“No Man’s life liberty or property is safe while the legislature is in session”.

- attributed to NY State Judge Gideon Tucker

Wednesday, February 9, 2011

States Enforcement of ObamaCare

Mitch Daniels, current governor of Indiana, wrote an editorial this week in the Wall Street Journal entitled An ObamaCare Appeal From the States.

Daniels, a Republican, wrote of several things he would like to have changed in the new health care legislation, suggesting that, without state participation in key areas, the federal government will founder.

For example, he noted that the government, in the absence of a "majority of states" participating, was unable to effectively create health care insurance exchanges for "high-cost, existing conditions." HHS had to do it. Daniels wrote,

"it went poorly, with costs far above predictions and only a tiny fraction of the expected population signing up."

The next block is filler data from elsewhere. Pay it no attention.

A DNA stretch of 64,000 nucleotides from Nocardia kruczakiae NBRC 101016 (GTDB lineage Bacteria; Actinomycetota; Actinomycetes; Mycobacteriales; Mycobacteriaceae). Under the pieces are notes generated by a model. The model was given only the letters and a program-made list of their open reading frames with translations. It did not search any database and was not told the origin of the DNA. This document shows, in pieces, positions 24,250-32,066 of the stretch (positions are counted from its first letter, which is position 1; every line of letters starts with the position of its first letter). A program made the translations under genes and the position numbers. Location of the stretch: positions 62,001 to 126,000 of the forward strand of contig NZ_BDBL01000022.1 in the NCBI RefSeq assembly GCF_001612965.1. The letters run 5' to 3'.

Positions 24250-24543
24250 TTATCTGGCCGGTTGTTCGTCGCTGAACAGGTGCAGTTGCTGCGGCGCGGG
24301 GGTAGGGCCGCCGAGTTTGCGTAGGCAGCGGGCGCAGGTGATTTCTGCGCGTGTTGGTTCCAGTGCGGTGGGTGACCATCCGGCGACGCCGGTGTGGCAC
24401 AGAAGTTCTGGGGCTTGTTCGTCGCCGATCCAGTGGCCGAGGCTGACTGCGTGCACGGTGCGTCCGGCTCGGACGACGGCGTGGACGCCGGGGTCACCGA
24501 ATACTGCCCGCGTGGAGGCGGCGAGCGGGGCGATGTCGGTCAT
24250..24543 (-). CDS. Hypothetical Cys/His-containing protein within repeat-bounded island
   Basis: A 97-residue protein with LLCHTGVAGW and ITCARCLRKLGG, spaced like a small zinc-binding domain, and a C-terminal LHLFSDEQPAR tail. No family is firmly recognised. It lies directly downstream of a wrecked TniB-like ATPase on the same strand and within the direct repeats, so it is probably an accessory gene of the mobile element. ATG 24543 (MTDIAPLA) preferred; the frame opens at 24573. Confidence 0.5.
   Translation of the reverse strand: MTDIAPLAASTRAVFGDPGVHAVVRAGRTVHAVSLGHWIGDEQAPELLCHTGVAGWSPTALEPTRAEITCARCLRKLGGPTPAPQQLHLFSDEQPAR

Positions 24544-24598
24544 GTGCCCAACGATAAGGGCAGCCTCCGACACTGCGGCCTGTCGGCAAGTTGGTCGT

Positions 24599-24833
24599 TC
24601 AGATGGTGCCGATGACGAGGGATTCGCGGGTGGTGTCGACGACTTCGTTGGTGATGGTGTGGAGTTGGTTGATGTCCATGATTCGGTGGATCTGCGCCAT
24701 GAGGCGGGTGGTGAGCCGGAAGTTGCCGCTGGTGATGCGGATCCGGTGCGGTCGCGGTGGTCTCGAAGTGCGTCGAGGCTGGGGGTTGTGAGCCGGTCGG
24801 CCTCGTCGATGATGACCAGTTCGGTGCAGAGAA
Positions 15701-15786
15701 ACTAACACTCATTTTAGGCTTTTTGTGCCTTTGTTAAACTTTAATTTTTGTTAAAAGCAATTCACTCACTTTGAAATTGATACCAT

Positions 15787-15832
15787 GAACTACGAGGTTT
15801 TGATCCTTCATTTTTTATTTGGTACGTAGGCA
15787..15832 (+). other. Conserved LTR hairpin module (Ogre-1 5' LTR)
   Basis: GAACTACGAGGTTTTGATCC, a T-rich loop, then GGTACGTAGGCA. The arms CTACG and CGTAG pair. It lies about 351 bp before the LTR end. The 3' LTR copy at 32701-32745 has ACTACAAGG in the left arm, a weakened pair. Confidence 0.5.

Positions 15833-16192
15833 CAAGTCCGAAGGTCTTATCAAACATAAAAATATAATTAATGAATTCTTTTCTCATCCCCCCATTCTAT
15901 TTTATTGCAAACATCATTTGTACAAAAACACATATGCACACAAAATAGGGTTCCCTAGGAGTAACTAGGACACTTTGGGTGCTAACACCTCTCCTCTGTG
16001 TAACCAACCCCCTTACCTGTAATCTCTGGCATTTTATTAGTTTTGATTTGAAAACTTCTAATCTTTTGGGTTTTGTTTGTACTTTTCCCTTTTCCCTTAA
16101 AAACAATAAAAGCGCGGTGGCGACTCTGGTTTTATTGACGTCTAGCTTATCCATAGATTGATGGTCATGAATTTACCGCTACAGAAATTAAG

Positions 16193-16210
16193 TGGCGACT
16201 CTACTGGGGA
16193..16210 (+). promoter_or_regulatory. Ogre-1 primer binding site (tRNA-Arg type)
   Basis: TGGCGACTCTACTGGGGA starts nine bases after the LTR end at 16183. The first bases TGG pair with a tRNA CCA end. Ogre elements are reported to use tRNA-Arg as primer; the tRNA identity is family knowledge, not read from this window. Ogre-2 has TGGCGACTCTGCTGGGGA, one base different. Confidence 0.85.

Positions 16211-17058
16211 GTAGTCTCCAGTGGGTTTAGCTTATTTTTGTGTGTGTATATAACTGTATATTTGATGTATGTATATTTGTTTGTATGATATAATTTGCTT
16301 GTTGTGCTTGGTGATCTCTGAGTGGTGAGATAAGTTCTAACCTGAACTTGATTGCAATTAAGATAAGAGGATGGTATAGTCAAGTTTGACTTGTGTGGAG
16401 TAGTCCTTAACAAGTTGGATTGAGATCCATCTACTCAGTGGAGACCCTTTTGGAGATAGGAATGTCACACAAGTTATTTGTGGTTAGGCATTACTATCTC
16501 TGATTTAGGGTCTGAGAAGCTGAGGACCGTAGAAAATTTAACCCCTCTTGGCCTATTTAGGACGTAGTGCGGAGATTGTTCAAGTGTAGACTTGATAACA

So Daniels theorizes that, if enough states band together to refuse to help the federal government operate and enforce the new law, it simply won't happen. In a sentiment reminiscent of statements on Fox News of former Judge Andrew Napolitano, Daniels notes that the law simply assumed that the states would carry out the federal government's directives for free.

Daniels' editorial suggests to HHS that Indiana will only participate if the federal agency gets independent estimates of the administrative costs and agrees to fully reimburse his state for said costs.

It brings to bear an interesting point, i.e., can the federal government simply require states to spend money to comply with all of the costly provisions of legislation like ObamaCare?

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